Week 4 –Hamburg to Berlin
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Start of week 4 – and it sounds like its getting close to home time! We rose early to head to Hamburg Fischmarkt – about a 2 mile hike from where we stayed. The market was really quite large – very impressive and lots of bargains. We foolishly bought loads of fruit that we could only just carry for €10 – then wished we hadn’t as our arms were twice as long when we got back. There seemed to be a live gig (classic rock) going on in the auction house and wondered if we’d see “The Hoff” – but didn’t. It was around 9am and clearly been going on all night – and considering our guidebook says “Germans like drink but it is rare to see a drunk” – well we can assure you – there were a fair few around here – still drinking! After a little more site seeing in a stunning city we decided we’d had enough of cities for a while and escaped to the coast.
Our Gaslow meter was just entering the “yellow” which should have meant about 30-40% left – so thought we’d better top up and actually see how accurate it was. We manually routed TomTom via a few stretches of motorway with some nice roads in between – and headed to a site in Ziewro near Wismar on the north coast via an LPG filling station. Well the LPG Euro adapter didn’t fit, but the Italian/French one did – we then connected the pump (and obviously could not read the instructions) and managed to get about 0.02 litres in. Oops – had to go and ask for it to be reset. After fluffing a bit more and a few more “moments” – we got it working and got 7 litres of LPG in for around €5 and filled our 6kg bottle – and we now know the gauge is accurate enough.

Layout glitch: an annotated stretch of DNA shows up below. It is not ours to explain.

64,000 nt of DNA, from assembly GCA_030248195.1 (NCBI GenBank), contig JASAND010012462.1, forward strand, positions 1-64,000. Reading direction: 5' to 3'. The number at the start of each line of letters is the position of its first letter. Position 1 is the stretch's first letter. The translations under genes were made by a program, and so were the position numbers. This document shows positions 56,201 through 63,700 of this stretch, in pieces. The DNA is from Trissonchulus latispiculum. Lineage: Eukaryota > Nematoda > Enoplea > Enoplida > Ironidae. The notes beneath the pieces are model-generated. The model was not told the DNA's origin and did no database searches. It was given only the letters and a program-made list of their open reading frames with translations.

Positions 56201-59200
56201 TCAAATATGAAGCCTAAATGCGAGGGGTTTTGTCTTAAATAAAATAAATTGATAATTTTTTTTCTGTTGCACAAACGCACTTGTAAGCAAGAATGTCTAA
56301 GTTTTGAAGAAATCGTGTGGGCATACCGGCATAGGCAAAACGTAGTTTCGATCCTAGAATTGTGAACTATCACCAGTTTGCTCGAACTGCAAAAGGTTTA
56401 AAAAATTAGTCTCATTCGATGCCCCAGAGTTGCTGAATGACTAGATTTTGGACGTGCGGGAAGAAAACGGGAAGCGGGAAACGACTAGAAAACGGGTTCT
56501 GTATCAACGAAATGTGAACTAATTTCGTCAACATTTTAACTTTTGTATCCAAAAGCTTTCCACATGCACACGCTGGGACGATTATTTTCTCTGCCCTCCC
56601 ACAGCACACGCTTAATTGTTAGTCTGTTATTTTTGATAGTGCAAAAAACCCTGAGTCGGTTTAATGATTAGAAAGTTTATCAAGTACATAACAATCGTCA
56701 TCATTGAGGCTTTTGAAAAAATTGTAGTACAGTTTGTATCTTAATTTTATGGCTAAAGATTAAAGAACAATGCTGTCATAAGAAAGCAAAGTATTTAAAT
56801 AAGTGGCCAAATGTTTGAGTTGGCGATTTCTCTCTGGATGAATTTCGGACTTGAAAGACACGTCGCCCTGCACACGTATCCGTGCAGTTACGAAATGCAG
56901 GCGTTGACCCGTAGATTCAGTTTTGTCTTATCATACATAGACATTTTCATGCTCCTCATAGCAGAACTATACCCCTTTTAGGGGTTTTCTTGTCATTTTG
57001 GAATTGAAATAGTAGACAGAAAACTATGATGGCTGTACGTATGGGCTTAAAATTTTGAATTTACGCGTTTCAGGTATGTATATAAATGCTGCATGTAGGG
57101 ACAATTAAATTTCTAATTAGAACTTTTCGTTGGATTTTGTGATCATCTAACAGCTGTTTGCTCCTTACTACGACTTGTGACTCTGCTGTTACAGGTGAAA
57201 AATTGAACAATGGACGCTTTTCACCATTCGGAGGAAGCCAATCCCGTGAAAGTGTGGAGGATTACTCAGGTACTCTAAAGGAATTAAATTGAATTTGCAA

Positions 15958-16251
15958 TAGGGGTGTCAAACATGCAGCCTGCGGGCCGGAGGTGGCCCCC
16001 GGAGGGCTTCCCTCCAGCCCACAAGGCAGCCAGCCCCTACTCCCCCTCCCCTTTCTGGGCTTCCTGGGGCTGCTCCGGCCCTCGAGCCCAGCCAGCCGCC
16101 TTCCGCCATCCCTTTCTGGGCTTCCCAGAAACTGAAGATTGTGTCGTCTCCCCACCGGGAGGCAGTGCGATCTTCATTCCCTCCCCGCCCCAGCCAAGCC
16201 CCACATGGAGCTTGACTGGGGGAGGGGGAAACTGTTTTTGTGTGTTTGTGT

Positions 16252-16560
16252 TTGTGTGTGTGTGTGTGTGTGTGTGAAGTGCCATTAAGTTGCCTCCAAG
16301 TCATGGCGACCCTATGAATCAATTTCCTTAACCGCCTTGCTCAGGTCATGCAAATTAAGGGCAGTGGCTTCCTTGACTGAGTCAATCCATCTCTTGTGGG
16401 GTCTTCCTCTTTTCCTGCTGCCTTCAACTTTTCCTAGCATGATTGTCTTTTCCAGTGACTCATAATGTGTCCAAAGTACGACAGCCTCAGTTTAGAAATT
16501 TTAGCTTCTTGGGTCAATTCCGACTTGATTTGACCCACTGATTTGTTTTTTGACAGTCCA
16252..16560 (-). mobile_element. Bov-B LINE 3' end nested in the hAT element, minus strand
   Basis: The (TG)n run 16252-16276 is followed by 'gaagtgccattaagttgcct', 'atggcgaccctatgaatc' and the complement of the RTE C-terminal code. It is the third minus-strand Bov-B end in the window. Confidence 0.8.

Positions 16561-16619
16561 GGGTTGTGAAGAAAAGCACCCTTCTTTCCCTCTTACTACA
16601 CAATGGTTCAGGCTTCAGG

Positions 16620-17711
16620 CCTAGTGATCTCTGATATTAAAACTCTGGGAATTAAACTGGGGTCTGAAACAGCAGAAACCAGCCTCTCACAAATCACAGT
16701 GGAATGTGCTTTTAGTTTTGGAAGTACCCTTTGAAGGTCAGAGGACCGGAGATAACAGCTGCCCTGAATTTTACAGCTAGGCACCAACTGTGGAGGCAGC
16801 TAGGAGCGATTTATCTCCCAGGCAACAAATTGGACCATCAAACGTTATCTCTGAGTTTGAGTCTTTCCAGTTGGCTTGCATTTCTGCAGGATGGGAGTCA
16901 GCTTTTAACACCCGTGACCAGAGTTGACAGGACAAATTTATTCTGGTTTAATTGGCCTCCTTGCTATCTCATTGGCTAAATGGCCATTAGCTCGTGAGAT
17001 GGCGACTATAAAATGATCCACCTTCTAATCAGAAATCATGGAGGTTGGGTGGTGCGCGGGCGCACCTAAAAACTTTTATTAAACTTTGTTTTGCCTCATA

After our walks we were pretty knackered and decided to have a chilled afternoon once getting to site (it started raining and everything closed on Sundays anyway!) and do the laundry and listen to music. On checking the site, there was an impressive (and I mean impressive) facilities block with showers to beat all showers; and a nice little bar/restaurant just outside! Not bad for a fiver a night, just what we needed! We ventured to the nice bar and restaurant to be greeted by a scary lady who thrust the menus at us. We only wanted a beer but were too scared to decline the food. After being asked 3 times in 5 minutes what we wanted, we chose quickly translating only the odd word. Ryan had a lovely meat & mushroom dish (Pork steak) – and Mel had a lovely fish meal covered in bacon! Needless to say, Ryan didn’t go hungry.
The following day we decided on a day off – and simply cycled into the nearest nice town, Wismar, about 6 miles away. Wismar was rather nice and pleasant – but nothing really special. We found a quiet internet cafe and caught up on business and made a few more plans. Annoyingly we had to pay for the first time ever – the Germans seem to have far better configured WiFi than anywhere else!
Following a good nights sleep we set off towards Nationalpark Muritz, and a town called Waren. We set a route via the country roads – and this time we really enjoyed the drive. The roads were as smooth as glass, nice fast and sweeping, some technical corners, and quite good fun to hack along on! We brits have something to learn from their road repairs – in places they looked like a patchwork quilt – but were smoother than the painted white lines! A pleasure to drive on. We have decided though its not just BMW drivers who can’t use indicators – its all things German! They use them when overtaking on the Autobahns, but never in towns, roundabouts or even turning off a main road! That explains more the BMW mentality in the UK then….